I don't think there is one. Every presentation should stand for itself.
Be original with it. However, be sure to let them show/hear the essential parts. This way, they know that you are capable of adding the vibe into the music, thus letting the music do the communication of the feelings.
Some shows, take House for example, use a format identical to feature screenwriting. But even in House, which seems fairly orthodox, there are some differences. For instance, they keep track of how many days have passed by inserting this in the slugline of every scene that begins a new day (i.e., first scene is DAY 1, maybe by the first act break we're two days in, so the first scene in that second day will have DAY 2 in the slugline). Furthermore, style is the big way in which House differs from standard screenplay formatting. Fittingly enough, the writing is very sarcastic and breaks lots of screenwriting "rules" - i.e., they'll write things in there that you can't actually film with a camera, like a character's thoughts, even though scripts are "supposed" to be visually oriented.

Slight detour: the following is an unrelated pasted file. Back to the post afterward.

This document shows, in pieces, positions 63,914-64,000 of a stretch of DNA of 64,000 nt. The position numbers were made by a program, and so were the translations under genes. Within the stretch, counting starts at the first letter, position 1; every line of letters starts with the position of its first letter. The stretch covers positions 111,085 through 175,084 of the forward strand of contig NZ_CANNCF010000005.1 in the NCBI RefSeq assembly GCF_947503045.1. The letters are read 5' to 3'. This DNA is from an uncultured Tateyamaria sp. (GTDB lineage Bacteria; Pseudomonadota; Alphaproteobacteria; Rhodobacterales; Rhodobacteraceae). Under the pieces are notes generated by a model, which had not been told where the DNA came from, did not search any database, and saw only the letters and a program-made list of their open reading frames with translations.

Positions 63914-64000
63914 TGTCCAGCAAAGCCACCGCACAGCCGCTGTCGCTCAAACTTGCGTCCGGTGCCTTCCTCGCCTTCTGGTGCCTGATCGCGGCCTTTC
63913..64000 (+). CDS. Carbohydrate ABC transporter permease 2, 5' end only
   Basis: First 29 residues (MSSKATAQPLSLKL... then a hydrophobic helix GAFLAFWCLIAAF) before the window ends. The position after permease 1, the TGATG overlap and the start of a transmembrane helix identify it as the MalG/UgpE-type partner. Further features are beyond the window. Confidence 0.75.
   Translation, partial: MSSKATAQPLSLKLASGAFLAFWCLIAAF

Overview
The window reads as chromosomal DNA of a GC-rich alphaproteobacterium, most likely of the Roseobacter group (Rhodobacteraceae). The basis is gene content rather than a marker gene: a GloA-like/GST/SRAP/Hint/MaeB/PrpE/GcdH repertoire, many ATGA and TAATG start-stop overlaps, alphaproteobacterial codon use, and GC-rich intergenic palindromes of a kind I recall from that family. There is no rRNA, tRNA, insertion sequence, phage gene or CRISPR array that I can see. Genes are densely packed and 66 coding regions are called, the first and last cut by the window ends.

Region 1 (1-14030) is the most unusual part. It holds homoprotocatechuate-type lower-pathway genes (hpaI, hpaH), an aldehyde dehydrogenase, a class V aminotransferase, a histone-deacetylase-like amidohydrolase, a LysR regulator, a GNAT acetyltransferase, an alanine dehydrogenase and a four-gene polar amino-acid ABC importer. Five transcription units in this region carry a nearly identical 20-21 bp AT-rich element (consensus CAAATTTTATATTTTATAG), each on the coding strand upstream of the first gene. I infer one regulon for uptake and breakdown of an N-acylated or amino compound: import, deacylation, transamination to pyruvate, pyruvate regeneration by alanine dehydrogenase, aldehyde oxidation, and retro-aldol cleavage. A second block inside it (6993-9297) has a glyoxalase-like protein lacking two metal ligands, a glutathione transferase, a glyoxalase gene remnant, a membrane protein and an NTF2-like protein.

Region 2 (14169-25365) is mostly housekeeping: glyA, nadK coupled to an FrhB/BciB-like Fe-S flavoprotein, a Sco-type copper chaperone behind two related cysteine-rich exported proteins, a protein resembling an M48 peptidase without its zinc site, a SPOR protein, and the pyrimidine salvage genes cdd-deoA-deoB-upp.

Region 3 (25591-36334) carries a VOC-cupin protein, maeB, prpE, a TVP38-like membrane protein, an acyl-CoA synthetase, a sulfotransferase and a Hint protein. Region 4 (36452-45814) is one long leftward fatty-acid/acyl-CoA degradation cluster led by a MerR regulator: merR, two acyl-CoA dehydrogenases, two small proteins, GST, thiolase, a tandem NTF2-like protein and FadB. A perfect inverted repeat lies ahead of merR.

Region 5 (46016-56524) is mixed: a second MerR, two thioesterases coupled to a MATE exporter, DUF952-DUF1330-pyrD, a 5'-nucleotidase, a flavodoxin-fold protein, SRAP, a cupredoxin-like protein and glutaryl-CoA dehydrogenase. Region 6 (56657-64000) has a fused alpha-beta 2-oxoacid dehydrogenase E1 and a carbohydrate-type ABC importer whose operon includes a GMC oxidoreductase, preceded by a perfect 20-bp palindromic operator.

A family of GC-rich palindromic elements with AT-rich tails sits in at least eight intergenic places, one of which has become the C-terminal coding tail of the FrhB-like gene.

Other shows, like Family Guy (and most sitcoms), use a bizarre, proprietary format with weird particulars (especially with regards to formatting dialogue) that is very difficult to read, write, and logically defend.
If you're trying to write a spec, I have access to bajillions of current scripts and could get you one from the show you're trying to write, to help you out.
If you were just curious or are writing original material or whatever... well, for dramas just use standard screenplay formatting, and for sitcoms... choose one you like and copy it. They can vary quite a bit.
A friend and I are toying with the idea for an original, so after seeing the pilot scripts for "Ugly Betty" "Men in Trees" and "Studio 7 - Sunset Strip" we'll probably just stay within the boundries that are abvious in those.
I just watched the Ugly Betty pilot and had the script in had as it went by.